“Those who taught and those who studied [musc] were associated with the work of the church, and many melodies written for secular texts were produced by the same men who wrote melodies for church use.”21
“In Luther’s time, the dichotomy between secular/sacred and popular/classical music was not as wide as it is today.”22
“Stylistically there is very little difference between a German popular song in the sixteenth century, a sacred Protestant chorale and a Leise.”23
“The fluid boundary between the sacred and secular spheres made popular music welcome in the Christian churches of Germany, either as part of the liturgy or in paraliturgical religious activities. Religious song was also at home in the non-sacred world, sung as devotion or as entertainment in the same homes and streets where secular pieces predominated.”24
“All types of [folk] music were monophonic . . . composed of four to eight lines of poetry, and based on simple musical structures such as the German Bar form (AAB).”25
The character of even secular tunes in Luther’s day was “marked by devotional earnestness and great dignity. . . . The emotional element in music was yet developed, and even the love song of Luther’s time was a serious and weighty affair.”26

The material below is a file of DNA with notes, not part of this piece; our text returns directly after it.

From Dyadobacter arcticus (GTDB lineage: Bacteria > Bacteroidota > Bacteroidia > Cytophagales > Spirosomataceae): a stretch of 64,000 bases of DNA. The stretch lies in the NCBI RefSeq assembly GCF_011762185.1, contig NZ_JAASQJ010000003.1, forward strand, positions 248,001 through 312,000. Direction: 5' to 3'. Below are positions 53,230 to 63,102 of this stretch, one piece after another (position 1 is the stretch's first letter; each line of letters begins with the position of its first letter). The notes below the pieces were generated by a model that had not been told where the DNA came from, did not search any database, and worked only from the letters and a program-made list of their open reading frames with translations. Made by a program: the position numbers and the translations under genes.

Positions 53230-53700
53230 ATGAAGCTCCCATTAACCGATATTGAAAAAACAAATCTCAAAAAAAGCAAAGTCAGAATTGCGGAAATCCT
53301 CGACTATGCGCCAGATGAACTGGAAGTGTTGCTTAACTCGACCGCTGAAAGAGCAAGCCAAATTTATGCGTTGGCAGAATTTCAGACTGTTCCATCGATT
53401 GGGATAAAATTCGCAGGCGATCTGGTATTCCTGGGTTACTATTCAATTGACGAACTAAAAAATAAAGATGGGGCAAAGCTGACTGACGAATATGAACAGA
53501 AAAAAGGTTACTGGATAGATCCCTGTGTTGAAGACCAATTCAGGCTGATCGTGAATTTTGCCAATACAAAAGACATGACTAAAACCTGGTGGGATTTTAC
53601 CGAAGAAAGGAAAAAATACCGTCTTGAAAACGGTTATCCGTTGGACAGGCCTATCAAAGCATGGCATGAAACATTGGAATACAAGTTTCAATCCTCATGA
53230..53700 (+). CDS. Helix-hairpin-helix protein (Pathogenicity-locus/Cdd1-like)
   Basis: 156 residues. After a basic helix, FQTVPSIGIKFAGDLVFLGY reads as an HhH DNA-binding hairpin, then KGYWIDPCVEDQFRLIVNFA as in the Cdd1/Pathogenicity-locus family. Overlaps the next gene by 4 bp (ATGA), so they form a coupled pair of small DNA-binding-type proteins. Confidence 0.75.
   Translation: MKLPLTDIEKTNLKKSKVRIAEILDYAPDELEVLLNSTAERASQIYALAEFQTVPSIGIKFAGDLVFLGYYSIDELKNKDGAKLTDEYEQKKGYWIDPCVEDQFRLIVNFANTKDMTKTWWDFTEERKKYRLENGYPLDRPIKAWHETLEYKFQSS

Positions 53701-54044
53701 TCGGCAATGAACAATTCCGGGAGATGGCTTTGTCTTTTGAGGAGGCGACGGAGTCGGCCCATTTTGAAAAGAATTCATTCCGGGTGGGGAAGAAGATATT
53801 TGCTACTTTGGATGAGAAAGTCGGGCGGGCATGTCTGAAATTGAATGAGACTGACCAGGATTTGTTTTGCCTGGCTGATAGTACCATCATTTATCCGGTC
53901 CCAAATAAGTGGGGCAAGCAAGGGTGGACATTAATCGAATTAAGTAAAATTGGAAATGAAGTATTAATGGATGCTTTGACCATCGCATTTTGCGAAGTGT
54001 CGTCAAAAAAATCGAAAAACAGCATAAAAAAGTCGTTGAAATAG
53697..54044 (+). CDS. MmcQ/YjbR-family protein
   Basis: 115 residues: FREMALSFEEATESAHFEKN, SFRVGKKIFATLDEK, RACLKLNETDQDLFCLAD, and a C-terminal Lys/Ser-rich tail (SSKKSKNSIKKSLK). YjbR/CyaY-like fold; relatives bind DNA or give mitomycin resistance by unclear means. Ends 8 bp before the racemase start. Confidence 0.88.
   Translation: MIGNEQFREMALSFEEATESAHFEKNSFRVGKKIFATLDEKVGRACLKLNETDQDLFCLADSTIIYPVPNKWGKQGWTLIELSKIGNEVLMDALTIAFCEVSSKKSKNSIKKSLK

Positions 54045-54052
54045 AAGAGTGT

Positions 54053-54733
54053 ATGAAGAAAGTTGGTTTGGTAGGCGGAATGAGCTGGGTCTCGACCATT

“In view of this, it was not important, at least in the first half of the 16th century, whether the text generally associated with the music was sacred or secular. In contrast to the humanistic thought affecting the educated classes ever more strongly in the course of the 16th century, Protestantism preserved the medieval classification of the world, with secular art subjected to an intellectual discipline characterized by piety and churchliness. Under these conditions the disparity between sacred and secular music could at first hardly become a problem.”27
In summery, then, Luther’s genius was that he combined the most accessible of high art with the best of folk art to create the Lutheran chorale. Luther wrote his first hymn in 1523, and the following year he and Walther produced twenty-one hymns.28